Throughout my time playing around with cameras, film and negatives, I have always been astounded by the beauty that is all around us in this little dirty ball of air, water and dust we call Earth.
From things we just walk past every single day without noticing, to the plants and trees growing in our back yards, to the amazing colours of our skies and the deep, mysterious shades of lakes, rivers and seas.
Very occasionally, one or two people out of the billions living in our world, arise up and decide to think “out-of-the-box”, at a tangent to everyone else.
And sometimes, those people, who have dared break with convention, end up being labeled mad, neurotic, mental, eccentric, depending upon what circumstances they are in.
“Here’s to the crazy ones, the misfits, the rebels, the troublemakers, the round pegs in the square holes, the ones who see things differently, they’re not fond of rules…..you can quote them, disagree with them, glorify or vilify them, but the only thing you can’t do is ignore them, because they change things, they push the human race forward, and while some may see them as the crazy ones, we see genius, because the ones who are crazy enough to think that they can change the world, are the ones who do.” Steve Jobs, CEO, Apple Inc.
But also sometimes, a few of us may look up and be amazed at the jewels brought to life. By these so-called eccentrics. Simple things.
Such is the world of Andrew Osokin, a photographer based in Moscow.
He has been quietly capturing extremely simple but captivating images of snow, but with a difference.
Like me, many of you may have glimpsed the beautiful shapes that are imbedded in any snowflake, but which are only visible for a nanosecond, and then melt away into oblivion.
I recall as a child not more than 6 or 7 years old, on my way to school one wintry morning, suddenly being pleasantly surprised at looking at a beautiful snowflake on my coat sleeve, just seconds before it melted. It had the customary 6 pointed shape (why six…Fibonacci sequence maybe….?) and stood out like some heavenly jewel from the cosmos. I rushed forward to show my friend who was with me, but alas, by the time I got near him, the snowflake was gone, and when I told him about it, he just laughed and said I was making it all up! Such is childhood.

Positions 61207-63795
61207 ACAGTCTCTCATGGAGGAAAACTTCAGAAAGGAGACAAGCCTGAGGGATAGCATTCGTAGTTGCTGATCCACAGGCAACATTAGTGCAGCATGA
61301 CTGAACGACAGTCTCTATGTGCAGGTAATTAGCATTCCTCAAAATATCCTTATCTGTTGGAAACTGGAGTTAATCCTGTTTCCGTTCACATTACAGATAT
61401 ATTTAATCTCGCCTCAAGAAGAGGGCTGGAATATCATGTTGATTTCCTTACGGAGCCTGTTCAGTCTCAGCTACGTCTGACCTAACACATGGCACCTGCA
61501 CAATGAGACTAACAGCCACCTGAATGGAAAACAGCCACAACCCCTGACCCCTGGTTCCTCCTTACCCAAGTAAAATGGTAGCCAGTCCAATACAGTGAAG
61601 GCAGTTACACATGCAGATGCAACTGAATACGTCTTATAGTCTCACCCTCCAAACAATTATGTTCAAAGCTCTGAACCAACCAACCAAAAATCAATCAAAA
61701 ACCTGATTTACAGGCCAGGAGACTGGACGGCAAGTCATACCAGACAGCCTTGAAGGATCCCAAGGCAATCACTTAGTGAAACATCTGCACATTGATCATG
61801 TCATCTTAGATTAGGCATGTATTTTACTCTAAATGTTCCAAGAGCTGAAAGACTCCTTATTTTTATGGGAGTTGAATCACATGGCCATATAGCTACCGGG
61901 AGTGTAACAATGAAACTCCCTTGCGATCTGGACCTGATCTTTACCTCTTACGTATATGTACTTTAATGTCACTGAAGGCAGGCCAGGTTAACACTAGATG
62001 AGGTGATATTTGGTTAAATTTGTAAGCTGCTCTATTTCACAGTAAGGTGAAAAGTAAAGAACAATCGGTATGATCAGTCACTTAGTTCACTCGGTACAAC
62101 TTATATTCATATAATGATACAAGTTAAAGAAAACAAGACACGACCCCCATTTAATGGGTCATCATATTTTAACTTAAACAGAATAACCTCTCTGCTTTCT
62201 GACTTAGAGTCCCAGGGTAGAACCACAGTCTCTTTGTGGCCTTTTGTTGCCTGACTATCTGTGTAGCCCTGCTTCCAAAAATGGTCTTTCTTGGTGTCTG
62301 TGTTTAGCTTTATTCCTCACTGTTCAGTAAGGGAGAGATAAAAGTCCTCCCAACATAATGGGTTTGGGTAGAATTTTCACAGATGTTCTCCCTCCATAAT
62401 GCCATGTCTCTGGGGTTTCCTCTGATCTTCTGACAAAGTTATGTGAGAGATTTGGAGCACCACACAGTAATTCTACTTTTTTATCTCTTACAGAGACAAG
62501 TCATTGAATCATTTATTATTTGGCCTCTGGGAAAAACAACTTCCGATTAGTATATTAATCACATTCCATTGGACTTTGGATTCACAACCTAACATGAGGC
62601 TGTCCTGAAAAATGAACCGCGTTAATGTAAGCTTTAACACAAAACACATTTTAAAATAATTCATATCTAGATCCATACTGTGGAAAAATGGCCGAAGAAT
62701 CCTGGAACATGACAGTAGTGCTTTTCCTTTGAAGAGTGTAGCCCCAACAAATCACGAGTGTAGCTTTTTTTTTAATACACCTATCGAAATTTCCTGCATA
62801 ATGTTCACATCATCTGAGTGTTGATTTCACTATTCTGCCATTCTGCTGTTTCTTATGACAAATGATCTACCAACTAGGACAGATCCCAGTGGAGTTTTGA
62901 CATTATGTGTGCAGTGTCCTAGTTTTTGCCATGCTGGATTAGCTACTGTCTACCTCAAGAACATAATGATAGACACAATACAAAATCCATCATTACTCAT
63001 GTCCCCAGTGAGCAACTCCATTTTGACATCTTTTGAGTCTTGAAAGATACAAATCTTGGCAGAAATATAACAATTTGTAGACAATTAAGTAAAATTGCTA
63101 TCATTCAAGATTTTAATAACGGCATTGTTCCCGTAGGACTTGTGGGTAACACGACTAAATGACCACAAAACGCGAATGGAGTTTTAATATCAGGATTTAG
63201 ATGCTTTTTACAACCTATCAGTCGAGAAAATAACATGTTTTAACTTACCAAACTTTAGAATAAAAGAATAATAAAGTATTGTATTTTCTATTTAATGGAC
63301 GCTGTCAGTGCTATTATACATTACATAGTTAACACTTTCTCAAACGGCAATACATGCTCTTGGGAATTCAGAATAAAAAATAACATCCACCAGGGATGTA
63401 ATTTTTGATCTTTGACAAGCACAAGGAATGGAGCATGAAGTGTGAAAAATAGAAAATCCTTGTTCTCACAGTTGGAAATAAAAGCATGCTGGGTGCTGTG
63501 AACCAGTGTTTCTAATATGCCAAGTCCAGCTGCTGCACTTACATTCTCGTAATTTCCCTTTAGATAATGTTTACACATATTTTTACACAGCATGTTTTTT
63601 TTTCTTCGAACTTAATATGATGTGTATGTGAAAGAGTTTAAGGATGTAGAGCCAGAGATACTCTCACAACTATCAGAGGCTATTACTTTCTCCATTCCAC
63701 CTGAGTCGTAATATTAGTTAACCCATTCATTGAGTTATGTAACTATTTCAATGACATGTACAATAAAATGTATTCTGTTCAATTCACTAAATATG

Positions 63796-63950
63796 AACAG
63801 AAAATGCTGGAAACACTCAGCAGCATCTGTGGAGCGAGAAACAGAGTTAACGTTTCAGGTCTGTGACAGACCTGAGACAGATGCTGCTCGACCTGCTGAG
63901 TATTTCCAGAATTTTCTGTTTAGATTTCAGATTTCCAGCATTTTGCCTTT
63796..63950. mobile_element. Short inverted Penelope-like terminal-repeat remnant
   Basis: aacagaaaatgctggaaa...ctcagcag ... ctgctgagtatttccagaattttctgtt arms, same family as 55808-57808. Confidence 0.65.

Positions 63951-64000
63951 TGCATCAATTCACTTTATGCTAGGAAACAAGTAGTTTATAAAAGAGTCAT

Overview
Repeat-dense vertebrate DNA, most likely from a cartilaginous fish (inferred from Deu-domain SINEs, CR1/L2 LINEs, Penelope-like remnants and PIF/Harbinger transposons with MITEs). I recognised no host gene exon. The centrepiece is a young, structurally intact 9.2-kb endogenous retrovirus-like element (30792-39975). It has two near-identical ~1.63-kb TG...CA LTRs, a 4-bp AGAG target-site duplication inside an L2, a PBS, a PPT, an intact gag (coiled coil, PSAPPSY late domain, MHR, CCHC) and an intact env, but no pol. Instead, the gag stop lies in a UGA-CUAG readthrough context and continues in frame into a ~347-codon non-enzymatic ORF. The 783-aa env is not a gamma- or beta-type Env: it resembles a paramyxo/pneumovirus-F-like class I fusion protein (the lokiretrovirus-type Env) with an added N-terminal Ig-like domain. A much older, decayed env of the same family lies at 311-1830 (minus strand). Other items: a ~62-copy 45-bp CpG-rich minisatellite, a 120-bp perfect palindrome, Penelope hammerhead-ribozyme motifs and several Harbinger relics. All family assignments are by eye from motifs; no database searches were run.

But I digress. Back to Andrew Osokin. His work is natural beauty at it’s best, for he has managed to capture beauty created by Nature, but such a fragile beauty, that not many people have seen.
The photographs show snowflakes in a myriad of different shapes and forms, but nevertheless always conforming to that 6 pointed shape.
Apparently his shots are made that much more rare because in order to capture them, he has had to wait for precisely the right time, to the second, before the snowflake is about to melt away, and not a second before, as the full beauty of it’s form shows up just when it is about to disappear.
What does Osokin use to capture these shots? Well, here that ugly question that we photographers hear all the time, raises it’s head yet again. And the simple answer from myself is that it doesn’t matter what he uses to capture them; he could be using a professional DSLR, or a compact digicam, or a simple film camera, or even possibly a pinhole camera. Does it really matter what he uses? The fact is that he has had the presence of mind to embark on recording things that we all normally never bother with. And thence lies the gist of the matter.
To those who need to know, he uses a Nikon D80 or Nikon D90 DSLR coupled with a 60mm or 90mm macro lens.
A little hint for anyone who cannot afford a Nikon D90 (or may not want one)….I have used a reversing ring with my cameras for many years, and this method allows you to get really, really close with just your standard lens. And what’s more, you get the ability to shoot with very limited depth of field, which simply means that whatever you are trying to record will be in sharp focus, but everything else completely out of focus, giving you that great effect prevalent in Osokin’s photos.
Now let’s look at some of Osokin’s spectacular shots here:
And you can see more of Andrew’s work here
all photos courtesy http://www.stumbleupon.com unless otherwise stated